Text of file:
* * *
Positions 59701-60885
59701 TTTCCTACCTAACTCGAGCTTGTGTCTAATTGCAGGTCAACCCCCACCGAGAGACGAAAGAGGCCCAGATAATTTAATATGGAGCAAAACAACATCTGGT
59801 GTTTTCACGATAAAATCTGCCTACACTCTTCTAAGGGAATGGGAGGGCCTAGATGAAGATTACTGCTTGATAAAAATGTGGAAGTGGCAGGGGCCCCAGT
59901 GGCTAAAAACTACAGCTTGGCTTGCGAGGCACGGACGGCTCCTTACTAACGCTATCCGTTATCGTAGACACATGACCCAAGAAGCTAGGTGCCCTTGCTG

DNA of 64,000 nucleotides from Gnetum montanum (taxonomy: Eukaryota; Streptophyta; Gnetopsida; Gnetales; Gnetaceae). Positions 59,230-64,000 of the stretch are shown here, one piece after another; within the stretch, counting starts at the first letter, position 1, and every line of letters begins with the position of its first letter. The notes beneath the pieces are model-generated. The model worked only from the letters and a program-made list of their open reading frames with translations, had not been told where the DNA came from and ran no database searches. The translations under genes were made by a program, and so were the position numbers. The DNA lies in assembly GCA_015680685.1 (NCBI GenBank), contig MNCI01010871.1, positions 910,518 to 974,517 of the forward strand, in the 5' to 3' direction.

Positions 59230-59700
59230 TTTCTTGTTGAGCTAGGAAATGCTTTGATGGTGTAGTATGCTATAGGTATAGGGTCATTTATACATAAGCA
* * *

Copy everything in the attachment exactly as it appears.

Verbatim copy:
Positions 59701-60885
59701 TTTCCTACCTAACTCGAGCTTGTGTCTAATTGCAGGTCAACCCCCACCGAGAGACGAAAGAGGCCCAGATAATTTAATATGGAGCAAAACAACATCTGGT
59801 GTTTTCACGATAAAATCTGCCTACACTCTTCTAAGGGAATGGGAGGGCCTAGATGAAGATTACTGCTTGATAAAAATGTGGAAGTGGCAGGGGCCCCAGT
59901 GGCTAAAAACTACAGCTTGGCTTGCGAGGCACGGACGGCTCCTTACTAACGCTATCCGTTATCGTAGACACATGACCCAAGAAGCTAGGTGCCCTTGCTG

DNA of 64,000 nucleotides from Gnetum montanum (taxonomy: Eukaryota; Streptophyta; Gnetopsida; Gnetales; Gnetaceae). Positions 59,230-64,000 of the stretch are shown here, one piece after another; within the stretch, counting starts at the first letter, position 1, and every line of letters begins with the position of its first letter. The notes beneath the pieces are model-generated. The model worked only from the letters and a program-made list of their open reading frames with translations, had not been told where the DNA came from and ran no database searches. The translations under genes were made by a program, and so were the position numbers. The DNA lies in assembly GCA_015680685.1 (NCBI GenBank), contig MNCI01010871.1, positions 910,518 to 974,517 of the forward strand, in the 5' to 3' direction.

Positions 59230-59700
59230 TTTCTTGTTGAGCTAGGAAATGCTTTGATGGTGTAGTATGCTATAGGTATAGGGTCATTTATACATAAGCA